Historical battles

While Alexander fought many battles, it will take many more pages to Describe them all, and so two of his landmark battles will be covered here.  The Battle of Issus, in which Alexander led a heroic battle crossing the river Pinassus at the town of Issus. And next, the battle of Gaugamela, in which Alexander routed the forces of Darius III, killing at least a hundred thousand persian troops even while being  outnumbered.

 The battle of Issus

Fought in the town of Issus on the banks of the river Pinassus, the battle of Issus is the second greatest battle fought by Alexander on his path to the conquer Asia. It is considered a great battle by many historians, including Plutarch, who describe it in detail in their texts. The battle is fought against the forces of Darius III, and defeated him in this battle. It is here, that Alexander’s decided to subjugate Darius, and chased him vehemently through battles.

The battle of Issus was strategically important, for Darius had cut off the supply lines of Alexander from behind, occupying the town of Issus. This move would starve Alexander’s army, and they had to make a stand against Darius’s Army. This opportunity came at the banks of River Pinarus, either side of which the two armies assembled. Alexander had the advantage in terrain. In this, as in most battles Alexander fought, he had inferiour numbers. While the texts of Plutarch and Arrion put the numbers at 600,000, Modern historians believe that this number is highly exaggerated. Darius could have had no more than a 100,000 troops, while Alexander’s troops numbered at 40,000.

At the dawn, Alexander marched his army through the river and attacked the army of Darius. While Darius had companies of Greek mercenary Phalanx, the macedonian Phalanx was superior. Alexander had placed his Cavalry on the right flank, and was stationed with them, while Darius had assembled his most experienced Infantry and was directing the battle from there. Alexander cut through Darius’s Cavalry, and then proceeded to attack Darius himself, who then fled. But the Macedonian right flank was in trouble, and Alexander rode to rescue them with his cavalry. Seeing their king defeated, the mercenaries ran, and Alexander routed them, and the rest of the Persian Army dispersed, thus ending the Battle of Issus.

The Battle of Gaugamela

 Shortly before the Battle of Gaugamela, Darius offered Alexander a peace treaty, where he would cede half his empire to Alexander, and give one of his daughters to be married to him. However Alexander rejected the offer, and proceeded on to fight Darius at Gaugamela, defeating the Persian Empire for good. The battle would take place at the plains of Gaugamela, which Darius chose to deploy his regiment of chariots, the wheels of which were armed with big knives to cut through the Macedonian army. The rest of his army, was likewise outfitted with assortments specifically designed to fight against the celebrated Macedonian Phalanx.The disadvantage however, rested with the Persian Army as they were not as experienced as the Army of Alexander which was battle hardened in the campaigns of Egypt and other territories.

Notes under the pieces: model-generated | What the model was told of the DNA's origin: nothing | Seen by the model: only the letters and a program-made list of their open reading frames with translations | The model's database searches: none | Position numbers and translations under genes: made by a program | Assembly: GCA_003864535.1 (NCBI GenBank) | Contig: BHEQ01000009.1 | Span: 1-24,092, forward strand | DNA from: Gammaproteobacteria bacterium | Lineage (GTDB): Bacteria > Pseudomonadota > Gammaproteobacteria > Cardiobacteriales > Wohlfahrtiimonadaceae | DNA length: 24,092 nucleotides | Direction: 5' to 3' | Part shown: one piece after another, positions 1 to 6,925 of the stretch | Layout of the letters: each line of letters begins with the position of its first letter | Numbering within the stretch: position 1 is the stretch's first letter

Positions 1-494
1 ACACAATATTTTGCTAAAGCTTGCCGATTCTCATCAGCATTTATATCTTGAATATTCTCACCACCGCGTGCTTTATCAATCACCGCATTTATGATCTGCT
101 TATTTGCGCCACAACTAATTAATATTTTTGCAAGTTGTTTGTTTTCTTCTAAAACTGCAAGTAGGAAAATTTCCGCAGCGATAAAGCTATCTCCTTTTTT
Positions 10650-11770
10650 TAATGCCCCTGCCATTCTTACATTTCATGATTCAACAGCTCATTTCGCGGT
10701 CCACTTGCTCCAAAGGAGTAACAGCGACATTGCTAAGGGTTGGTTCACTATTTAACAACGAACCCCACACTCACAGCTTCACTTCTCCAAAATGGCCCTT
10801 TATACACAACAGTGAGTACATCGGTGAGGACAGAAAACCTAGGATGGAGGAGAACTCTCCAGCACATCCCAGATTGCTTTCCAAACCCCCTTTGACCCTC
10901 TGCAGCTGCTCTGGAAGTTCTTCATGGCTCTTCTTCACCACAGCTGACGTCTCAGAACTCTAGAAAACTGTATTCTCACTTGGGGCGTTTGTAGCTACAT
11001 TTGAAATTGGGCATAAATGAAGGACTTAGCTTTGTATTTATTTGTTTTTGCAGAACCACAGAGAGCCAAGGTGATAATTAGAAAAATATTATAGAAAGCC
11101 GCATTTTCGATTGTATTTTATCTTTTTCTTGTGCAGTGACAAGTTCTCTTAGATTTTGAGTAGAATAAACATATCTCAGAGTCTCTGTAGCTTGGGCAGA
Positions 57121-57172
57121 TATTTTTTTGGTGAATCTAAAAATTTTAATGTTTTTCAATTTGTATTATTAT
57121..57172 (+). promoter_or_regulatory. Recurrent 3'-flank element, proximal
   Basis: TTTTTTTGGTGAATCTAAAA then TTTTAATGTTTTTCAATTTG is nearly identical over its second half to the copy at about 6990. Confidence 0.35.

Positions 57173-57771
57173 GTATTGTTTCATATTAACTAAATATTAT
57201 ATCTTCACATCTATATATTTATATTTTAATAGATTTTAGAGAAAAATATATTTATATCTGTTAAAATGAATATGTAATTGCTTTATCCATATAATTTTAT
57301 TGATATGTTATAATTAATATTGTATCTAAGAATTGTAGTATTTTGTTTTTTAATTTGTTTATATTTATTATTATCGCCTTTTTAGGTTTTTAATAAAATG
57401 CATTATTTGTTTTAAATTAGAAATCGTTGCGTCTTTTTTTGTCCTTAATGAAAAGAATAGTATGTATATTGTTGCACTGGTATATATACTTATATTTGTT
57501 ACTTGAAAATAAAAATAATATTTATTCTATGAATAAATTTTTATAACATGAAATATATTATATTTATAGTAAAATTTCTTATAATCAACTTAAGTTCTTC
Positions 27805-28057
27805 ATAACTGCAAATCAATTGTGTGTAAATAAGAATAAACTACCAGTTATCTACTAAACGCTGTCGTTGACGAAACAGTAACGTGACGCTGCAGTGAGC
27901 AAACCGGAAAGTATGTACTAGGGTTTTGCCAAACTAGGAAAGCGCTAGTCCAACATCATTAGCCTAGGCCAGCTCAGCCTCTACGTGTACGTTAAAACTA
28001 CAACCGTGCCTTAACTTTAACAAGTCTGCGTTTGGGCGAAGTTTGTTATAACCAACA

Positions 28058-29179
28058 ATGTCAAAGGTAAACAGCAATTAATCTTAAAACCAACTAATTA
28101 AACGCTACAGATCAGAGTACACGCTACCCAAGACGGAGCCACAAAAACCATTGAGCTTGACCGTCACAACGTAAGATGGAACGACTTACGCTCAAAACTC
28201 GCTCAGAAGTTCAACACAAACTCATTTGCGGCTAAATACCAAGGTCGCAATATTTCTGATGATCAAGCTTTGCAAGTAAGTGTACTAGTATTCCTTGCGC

The initial dispositions of the forces were traditional, with the Persian Army assembling in two straight lines, with Darius standing in the center with his best infantry, and the chariots standing in the front. Alexander’s main Phalanx was in the center, while his cavalry and infantry was stationed at either side to protect their flanks. Alexander had a reserve cavalry behind the phalanx, which would be the centerpiece of his strategy.

As the battle commenced, Darius would direct his infantry and cavalry against both the left and right flanks of Alexander’s Army, while the scythed chariots would assualt the Macedonian Phalanx. The battle was fierce, with either side taking heavy losses. While the infantry battled the Persian troops in the center, Alexander began to ride all the way to the edge of the right flank, accompanied by his Companion Cavalry. His plan was to draw as much of the Persian cavalry as possible to the flanks. The purpose of this was to create a gap within the enemy line where a decisive blow could then be struck at Darius in the center. This required almost perfect timing and maneuvering, and Alexander himself to act first. Alexander would force Darius to attack (as they would soon move off the prepared ground) though Darius did not want to be the first to attack after seeing what happened at Issus against a similar formation. In the end Darius’ hand was forced, and he attacked.

While Alexander led his companion cavalry as a wedge against Darius’s main infantry, and defeated most of them, he came within fighting distance of Darius. Just as Alexander was beginning to take the fight to Darius himself, he recieved an urgent message from Parmenon, his general that his left flank had been in trouble. Alexander then left chasing Darius, and then proceeded to save his left flank, during which time Darius escaped for his life. Alexander claimed Darius’s Chariot, his bow, and other accessories.

The battle was won decisively, with Alexander’s Army killing at least a 100,000 of Darius’s troops. In the Aftermath of the battle, Alexander was given Darius’s tent, which was heavily adorned with expensive furniture, gold and silver. This was a victory that would engrave his name amongst the History’s great commanders.

The Indian campaign

After completely defeating Darius and taking over Persia, Alexander set his sights on the Indian subcontinent, and decided to fight there. He invited many of the satrapies in the region to submit to him, and while some did, King Porus did not. Alexander proceeded to fight against Porus who fielded War elephants against Alexander’s Cavalry, In the battle of Hydaspes in modern day Punjab. During this campaign, Alexander’s horse Bucephalus died, and Alexander buried him there and named a city Bucephala in his name. He was so impressed by Porus’s bravery that he made him an ally, and added to the territory he did not previously own.